“Ray Kroc’s (McDonald’s owner) thing was ‘support the community that supports you,’” Peter said. “So his word was if you’re in a community, support the community. That’s what we took as our mantra at the time – to just do that. So we were going to support this community any way we can. So I joined the Lions Club, we joined the Chamber of Commerce.”
Kormaniks’ Litchfield McDonald’s store was permeated with the same spirit of service, which drew in many people, who enjoyed not only ordering food, but also spending time socializing with the Kormaniks and the staff.
“Since we live in Litchfield, we do more things in Litchfield than the involvement we had in Annandale and Hutchinson, because we’re here all the time,” Peter said. “We see our customers at the grocery store, we see them at the Central Park, we see them at Watercade. So we’re very attuned to ‘we want this to be the best McDonald’s around,’ because we have that pride to make this store that way.”
Different generations of families had the opportunity to work with the Kormaniks over the years, which created a sense of closeness, inter-dependence and trust among them.
“We’ve had whole families work for us,” Peter said. “We got mom and dad, and then two of their kids – (who) are in high school – work for us. So that tells us that if you have people coming back like that, you must be doing the right thing, because they are proud enough to have their kids coming to work for us. So that makes us feel good.”
On May 1, the Kormaniks turned over their three McDonald’s to Kevin Cook of Brainerd, who now owns 20 McDonald’s stores in different parts of Minnesota, Peter said.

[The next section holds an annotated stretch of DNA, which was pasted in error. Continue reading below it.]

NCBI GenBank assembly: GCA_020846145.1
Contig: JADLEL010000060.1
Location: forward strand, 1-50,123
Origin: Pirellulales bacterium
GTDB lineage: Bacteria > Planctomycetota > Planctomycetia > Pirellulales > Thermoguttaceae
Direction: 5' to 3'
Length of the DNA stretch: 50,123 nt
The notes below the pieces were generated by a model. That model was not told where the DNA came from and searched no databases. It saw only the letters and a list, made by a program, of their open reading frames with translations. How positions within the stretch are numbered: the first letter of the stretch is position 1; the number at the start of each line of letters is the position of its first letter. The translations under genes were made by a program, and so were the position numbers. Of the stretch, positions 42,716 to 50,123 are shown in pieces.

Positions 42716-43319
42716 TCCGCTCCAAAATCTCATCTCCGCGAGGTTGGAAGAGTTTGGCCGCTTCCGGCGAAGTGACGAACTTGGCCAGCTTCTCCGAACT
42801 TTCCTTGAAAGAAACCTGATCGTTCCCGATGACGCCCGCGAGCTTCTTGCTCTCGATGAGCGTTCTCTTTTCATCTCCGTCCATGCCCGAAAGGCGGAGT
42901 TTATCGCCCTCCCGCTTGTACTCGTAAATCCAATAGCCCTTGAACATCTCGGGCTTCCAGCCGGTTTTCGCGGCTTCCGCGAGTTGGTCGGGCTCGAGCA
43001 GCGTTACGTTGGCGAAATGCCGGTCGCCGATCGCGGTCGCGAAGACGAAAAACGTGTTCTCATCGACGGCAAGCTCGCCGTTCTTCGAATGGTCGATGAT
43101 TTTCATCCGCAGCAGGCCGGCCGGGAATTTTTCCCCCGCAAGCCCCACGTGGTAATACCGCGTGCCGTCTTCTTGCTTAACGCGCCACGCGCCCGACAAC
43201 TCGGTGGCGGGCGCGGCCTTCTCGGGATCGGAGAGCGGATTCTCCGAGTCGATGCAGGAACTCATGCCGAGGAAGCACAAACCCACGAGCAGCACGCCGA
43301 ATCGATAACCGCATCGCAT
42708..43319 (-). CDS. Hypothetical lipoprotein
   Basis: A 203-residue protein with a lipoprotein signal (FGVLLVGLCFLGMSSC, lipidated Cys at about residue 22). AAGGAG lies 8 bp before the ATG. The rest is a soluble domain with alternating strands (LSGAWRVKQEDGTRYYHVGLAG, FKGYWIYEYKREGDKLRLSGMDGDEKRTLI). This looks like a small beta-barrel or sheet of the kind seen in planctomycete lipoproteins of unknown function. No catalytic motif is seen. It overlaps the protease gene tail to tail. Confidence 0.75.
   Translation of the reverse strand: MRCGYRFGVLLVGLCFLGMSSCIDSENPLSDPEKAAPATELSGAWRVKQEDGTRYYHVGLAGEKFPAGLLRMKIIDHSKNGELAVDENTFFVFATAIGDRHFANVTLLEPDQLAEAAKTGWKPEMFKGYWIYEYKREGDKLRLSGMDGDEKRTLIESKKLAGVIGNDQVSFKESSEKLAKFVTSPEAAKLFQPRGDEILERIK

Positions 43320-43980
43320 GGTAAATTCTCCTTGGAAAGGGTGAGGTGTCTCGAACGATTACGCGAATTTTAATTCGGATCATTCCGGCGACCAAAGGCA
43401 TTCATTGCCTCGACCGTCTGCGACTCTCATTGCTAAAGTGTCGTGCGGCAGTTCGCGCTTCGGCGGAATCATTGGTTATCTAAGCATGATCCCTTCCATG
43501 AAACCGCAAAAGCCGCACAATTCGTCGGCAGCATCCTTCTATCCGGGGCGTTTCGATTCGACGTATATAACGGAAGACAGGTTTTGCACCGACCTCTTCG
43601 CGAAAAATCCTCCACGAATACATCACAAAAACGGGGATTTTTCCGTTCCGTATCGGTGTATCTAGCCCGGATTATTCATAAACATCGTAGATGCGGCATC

“But we’ve known Kevin a long time, and we’ve been talking for about the last three years,” Peter said. “I was getting old – I turn 70 this year – so it was time for me to move on and relax, and lose the stress of trying to hire employees and train employees, and all the other stuff that’s going on these day – shortage in the workforce and everything else.”
The Kormaniks will continue to help Cook for about two years with training managers to run the business similar to the way they operated their McDonald’s stores.
That knowledge was recognized in a note sent out from the McDonald’s Denver Field Office at the time of their retirement.
“Thank you, Peter and Ros, for your love of McDonald’s,” said Myra Doria, vice president of McDonald’s Denver Field Office, “and for your many contributions to the System over the years. The Denver Field Office wishes you and your family all the best in the future.”
“Ros is still involved,” Peter said. “She still helps with the marketing, in the three towns with the radio stations, newspaper in Annandale – and stuff like that.”
What the Kormaniks hope to get out of retiring is spending more time with their four grandchildren and taking short trips, but still being active in the community.